Police were using forensic evidence and an ID card found in a car abandoned by the gunmen after the attack.
Mourad Hamyd, an 18-year-old suspected of being an accomplice in the attack, handed himself in after he saw his name “circulating on social media,” police sources said.
It was not clear what role, if any, he played in the attack.
‘Nothing can divide us’
Hollande ordered flags to fly at half-mast for three days in France and convened an emergency cabinet meeting.
“Nothing can divide us, nothing should separate us. Freedom will always be stronger than barbarity,” said the president, calling for “national unity.”
As a sign of this unity, Hollande invited arch-rival and opposition leader Nicolas Sarkozy to the Elysee Palace, his first visit since losing power in 2012.
Even before the attack, France, home to Europe’s biggest Muslim population, was on high alert like many countries that have seen citizens leave to fight alongside the radical Islamic State group in Iraq and Syria.
France’s main Islamic groups urged Muslims across the country to observe Thursday’s minute of silence and for imams to condemn terrorism.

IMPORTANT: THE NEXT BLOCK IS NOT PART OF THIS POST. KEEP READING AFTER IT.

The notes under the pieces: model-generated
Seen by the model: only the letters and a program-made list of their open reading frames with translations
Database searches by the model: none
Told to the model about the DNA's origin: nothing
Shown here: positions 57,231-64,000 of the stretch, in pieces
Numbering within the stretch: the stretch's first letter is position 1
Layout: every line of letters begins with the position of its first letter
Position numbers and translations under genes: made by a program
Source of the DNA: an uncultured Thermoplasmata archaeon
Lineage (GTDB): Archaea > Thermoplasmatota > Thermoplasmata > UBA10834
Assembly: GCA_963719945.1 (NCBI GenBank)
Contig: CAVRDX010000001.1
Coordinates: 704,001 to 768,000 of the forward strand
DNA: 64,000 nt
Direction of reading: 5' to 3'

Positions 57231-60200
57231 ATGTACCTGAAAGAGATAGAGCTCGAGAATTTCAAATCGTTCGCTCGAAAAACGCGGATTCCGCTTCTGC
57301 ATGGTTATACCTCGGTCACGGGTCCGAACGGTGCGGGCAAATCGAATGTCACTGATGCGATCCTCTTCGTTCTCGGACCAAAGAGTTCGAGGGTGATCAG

But Parisians battled to come to terms with the violence.
Herve Roch, father of two children aged 9 and 4, said: “You have to explain what happened [to the children]. We told them that evil people came to do bad things and the police would catch them.”
“I’m an old woman. I lived through the occupation. France needs to wake up so we still have freedom of thought,” said Monique Valton, 81.
U.S. President Barack Obama led the global condemnation of what he called a “cowardly, evil” assault.
Meanwhile, cartoonists worldwide reacted as they know best, composing biting satirical drawings against what editorialists said was an attack on the foundations of democracy.
Among the cartoons that went viral online was one by Australia’s David Pope: a picture of a gunman with a smoking rifle standing over a body, bearing the caption “He drew first.”
Charlie Hebdo will come out next week with a print-run of one million despite the decimation of its staff, one of the magazine’s columnists said.